One of the key problems with existing AML/MoneyTransmitter legislation is that it’s simply impossible to comply with unless you have a multi-million dollar legal budget. How will you make sure that it’s possible for small startups and sole traders are able to comply with the new legislation?
Lawsky: This came up a lot at our hearings. We face similar problems in our regulation of smaller community banks. Dodd Frank, for example, was designed to address problems created by our largest institutions but at times has hit these smaller banks (who had little to do with the causes of the financial crisis) disproportionately in terms of compliance costs, etc. We’ve had some success in getting these regulations amended so they don’t crush smaller community banks. Any regulations we issue for virtual currency firms will have to be carefully tailored with this in mind. Thanks for raising this.
In regards to MtGox, Lawsky was asked about his opinion on the struggling exchange and about what his team has learned- and how they understood about it./strong>
Lawsky: The Mt. Gox shutdown was a reminder that this is still a young industry and there are still problems getting worked out sometimes on a daily basis. I think we should stay positive about that. We’re seeing a shaking out of the industry and that’s as it should be — it will lead to improvements. According to Professor Felten at Princeton, the problems with the Bitcoin protocol that caused the Mt. Gox shutdown have been known about for some time and supposedly code can be written to deal with those flaws in the protocol. If that’s the case then this may not be a long lasting problem. Maybe more importantly, the Mt. Gox issue underscored for us that it would be far easier if we had some exchanges locally that we could interact with, allowing us to better understand these issues so as to protect those engaging in trades with the exchanges. We’re hopeful that clear regulations, if done in a smart, modern way, may incentivize some of these exchanges to come ashore (hopefully here in NY).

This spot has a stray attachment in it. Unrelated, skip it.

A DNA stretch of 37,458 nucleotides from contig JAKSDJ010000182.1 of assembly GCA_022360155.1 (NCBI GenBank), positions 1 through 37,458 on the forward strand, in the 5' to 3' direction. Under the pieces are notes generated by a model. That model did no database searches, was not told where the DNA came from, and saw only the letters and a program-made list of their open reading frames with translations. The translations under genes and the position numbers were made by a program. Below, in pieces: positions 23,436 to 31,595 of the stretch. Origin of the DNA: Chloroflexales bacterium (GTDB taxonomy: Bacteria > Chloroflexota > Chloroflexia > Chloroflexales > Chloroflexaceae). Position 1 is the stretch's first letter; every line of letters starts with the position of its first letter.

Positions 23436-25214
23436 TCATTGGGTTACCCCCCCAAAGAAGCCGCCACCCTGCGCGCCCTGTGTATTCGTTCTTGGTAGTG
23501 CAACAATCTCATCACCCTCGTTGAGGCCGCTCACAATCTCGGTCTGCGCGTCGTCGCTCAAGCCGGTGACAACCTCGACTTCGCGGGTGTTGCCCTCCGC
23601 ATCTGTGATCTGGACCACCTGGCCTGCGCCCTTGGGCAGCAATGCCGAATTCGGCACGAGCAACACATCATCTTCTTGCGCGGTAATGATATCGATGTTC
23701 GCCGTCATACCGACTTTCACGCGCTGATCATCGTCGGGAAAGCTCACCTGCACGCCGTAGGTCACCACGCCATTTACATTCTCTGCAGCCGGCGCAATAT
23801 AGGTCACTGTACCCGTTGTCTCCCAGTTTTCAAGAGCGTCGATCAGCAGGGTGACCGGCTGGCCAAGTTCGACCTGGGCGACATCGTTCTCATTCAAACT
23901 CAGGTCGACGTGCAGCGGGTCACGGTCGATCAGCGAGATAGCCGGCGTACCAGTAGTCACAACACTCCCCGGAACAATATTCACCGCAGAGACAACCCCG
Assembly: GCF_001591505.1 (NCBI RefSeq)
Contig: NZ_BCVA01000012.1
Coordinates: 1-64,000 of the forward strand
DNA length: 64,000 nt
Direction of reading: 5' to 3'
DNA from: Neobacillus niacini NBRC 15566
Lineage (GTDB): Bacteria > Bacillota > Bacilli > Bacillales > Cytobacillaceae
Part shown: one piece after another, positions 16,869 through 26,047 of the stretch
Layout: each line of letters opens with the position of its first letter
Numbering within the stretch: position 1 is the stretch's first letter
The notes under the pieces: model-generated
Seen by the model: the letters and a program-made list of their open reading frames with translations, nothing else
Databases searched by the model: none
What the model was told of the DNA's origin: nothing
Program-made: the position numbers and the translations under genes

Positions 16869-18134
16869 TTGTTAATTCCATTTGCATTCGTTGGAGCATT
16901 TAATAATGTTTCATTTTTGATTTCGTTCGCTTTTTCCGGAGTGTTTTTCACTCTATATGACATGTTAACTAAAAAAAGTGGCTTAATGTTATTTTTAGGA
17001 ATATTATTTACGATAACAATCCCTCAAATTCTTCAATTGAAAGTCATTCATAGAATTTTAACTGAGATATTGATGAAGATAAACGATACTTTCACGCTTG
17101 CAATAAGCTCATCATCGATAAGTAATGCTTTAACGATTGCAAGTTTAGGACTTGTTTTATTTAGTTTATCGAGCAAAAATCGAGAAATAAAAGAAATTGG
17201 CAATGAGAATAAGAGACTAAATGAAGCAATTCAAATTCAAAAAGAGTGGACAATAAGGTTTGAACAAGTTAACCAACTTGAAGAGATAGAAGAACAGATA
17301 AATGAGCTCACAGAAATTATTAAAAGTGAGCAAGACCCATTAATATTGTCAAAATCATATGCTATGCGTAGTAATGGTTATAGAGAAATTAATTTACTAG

He added: We have a very smart, good, hard-working regulatory team. Are they programmers? No. That’s one of the reasons we’re studying these issues hard and seeking input, thoughts, advice, etc. from many, many quarters.
What are your views on the adoption and potential for Bitcoin to make financial service leaps in the developing world? How do you think we can get our local central banking authorities to see BTC in a light that is more opportunistic than threatening?
Lawsky: I think this is an extremely exciting aspect of Bitcoin that holds huge potential. Many people don’t realize how so many parts of our world do not have modern banking systems.
Separately, Bitcoin holds the potential to bring the costs of international transactions way down. That could be huge for the thousands and thousands of New Yorkers who today send money back to their families in their home countries at great expense.